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How Charcot-Marie-Tooth Disease Has Affected 3 Generations of My Family

We didn’t really know what caused Grandma’s disability. She was the matriarch, was a strong farmer’s wife who, in her youth, could slaughter a hog, can a garden’s worth of tomatoes and cook huge Thanksgiving meals for 50 people. But from the time I could remember, she walked with aids: a wooden cane and later a walker. I remember the “sound of Grandma,” her heavy orthopedic shoes slowly step-slapping down the halls of their old house. Eventually she used a metal wheelchair, pushing herself around the kitchen with her gnarled hands.

Regardless, Grandma remained in charge of the family, orchestrating the holiday meals from her wheelchair and ordering everyone around. Physical weakness didn’t impact her strength of will or her personality. As a child, I accepted her decreasing abilities. The aids she used to maintain her mobility were just part of her furniture. As a hyperactive kid running circles around the backyard, it never occurred to me that grandma’s health condition would be handed down like the old bag of marbles she once gave me.

Mom also had trouble walking. Like Grandma, she step-slapped, and at the age of 50, she began using a cane. She was frequently hospitalized for foot problems. A single mother, she supported us with her career in interior design, but her feet bothered her more and more. By the time she was 60, she used a walker. By then I had moved far away from home. One day she called me saying it was hard for her to work, and could I come back for a while to help her? No longer able to keep her balance, she couldn’t stand up long enough to measure offices. She applied for disability and quit working, gradually trading her walker for a wheelchair.

We knew Mom had a weird-sounding disease: “Charcot-Marie-Tooth.” In the days before the internet, we didn’t know what that meant, and had few ways of finding out. The doctors confirmed what we’d already guessed: the “family disease” was genetic. Mom had inherited it from Grandma, who’d likely inherited it from her father. However, this was also before widely available genetic testing. For me, it was “wait and see” whether I had inherited the same muscle weakness as my mom and grandmother.

Grandma passed away 25 years ago. Recently, after many years of living independently, Mom moved into skilled nursing; she could no longer manage on her own. My abilities, like Mom’s and Grandma’s, have declined more and more. I got a job with really good health insurance, and about five years ago, I was tested. It confirmed what I already knew: I have the family disease.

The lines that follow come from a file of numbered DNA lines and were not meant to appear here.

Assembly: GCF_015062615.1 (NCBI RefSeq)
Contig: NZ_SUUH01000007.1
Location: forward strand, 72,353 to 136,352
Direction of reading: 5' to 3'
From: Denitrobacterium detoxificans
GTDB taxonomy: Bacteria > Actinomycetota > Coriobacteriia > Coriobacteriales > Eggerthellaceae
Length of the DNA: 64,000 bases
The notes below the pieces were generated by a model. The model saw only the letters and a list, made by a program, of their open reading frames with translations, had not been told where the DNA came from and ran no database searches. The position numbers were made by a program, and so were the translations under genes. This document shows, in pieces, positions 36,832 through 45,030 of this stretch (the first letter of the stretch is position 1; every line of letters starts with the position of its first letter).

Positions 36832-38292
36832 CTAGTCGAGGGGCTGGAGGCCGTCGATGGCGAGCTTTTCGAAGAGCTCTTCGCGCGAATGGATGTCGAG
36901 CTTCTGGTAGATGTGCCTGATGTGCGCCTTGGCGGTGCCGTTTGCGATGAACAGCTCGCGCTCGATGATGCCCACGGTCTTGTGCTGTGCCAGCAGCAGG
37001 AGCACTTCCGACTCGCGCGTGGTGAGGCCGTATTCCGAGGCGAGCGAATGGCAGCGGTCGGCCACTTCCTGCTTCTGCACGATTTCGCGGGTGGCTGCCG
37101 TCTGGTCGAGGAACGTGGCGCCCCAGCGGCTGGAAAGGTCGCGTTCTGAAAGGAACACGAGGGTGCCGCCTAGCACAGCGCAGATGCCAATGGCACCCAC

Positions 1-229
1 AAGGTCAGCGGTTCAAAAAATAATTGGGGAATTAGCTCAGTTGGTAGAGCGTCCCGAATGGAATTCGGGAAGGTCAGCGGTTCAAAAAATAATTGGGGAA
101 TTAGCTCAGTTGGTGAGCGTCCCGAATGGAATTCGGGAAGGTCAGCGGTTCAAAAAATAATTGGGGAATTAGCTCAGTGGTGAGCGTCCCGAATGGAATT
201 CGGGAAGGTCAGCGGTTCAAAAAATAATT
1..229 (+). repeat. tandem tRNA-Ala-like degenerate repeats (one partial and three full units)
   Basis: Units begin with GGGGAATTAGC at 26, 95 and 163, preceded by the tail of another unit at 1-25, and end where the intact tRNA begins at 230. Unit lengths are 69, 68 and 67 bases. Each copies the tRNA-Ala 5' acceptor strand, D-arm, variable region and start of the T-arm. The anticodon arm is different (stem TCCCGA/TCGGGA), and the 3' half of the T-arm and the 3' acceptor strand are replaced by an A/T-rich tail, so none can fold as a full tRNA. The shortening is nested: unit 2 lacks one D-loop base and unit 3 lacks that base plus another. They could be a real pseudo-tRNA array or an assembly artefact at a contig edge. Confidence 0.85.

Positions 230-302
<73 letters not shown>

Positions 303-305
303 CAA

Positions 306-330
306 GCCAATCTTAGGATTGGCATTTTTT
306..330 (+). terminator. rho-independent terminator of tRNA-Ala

These days, I sometimes walk with a cane. I can’t dance all night like I used to. There are days when I overdo it and have to lay down and sleep right this minute. (Now I understand why mom took all those naps.) And sometimes, when I’m alone, I break down and cry for the loss of the abilities and the very active lifestyle I used to have.

Thankfully, times have changed. Unlike mom, who wore ten-pound orthopedic leg braces, I have, through trial and error (and the help of amazing orthotists) found strong, lightweight ankle-foot orthoses (AFOs) and shoes that help me stand and walk with near-normal strength. Coming from the “fitness generation,” I’m much more active than Mom and Grandma were. I walk and bike as much as possible, and work out regularly. I stopped drinking, understanding the impact of alcohol as a neurotoxin.

Unlike Mom and Grandma, I have the benefit of new research and readily available information on our disease: its progression, its genetic makeup, new drug and gene therapies. I also benefit from the work of disability activists who fought hard for things like wheelchair ramps and job accommodations.

However, Mom and Grandma gave me something that was invaluable: their strong models of how to “do disability.” This disease impacted their lives in huge ways, and they had to learn to adapt. They asked for help when they needed it, and shooed you out of the way when they didn’t. They grieved their declining abilities. They created disability-friendly environments, and were loudly frustrated when accommodations were inferior or nonexistent.

I’m grateful for their wisdom and experience as I travel on this journey called Charcot-Marie-Tooth.

Getty image by Halfpoint.

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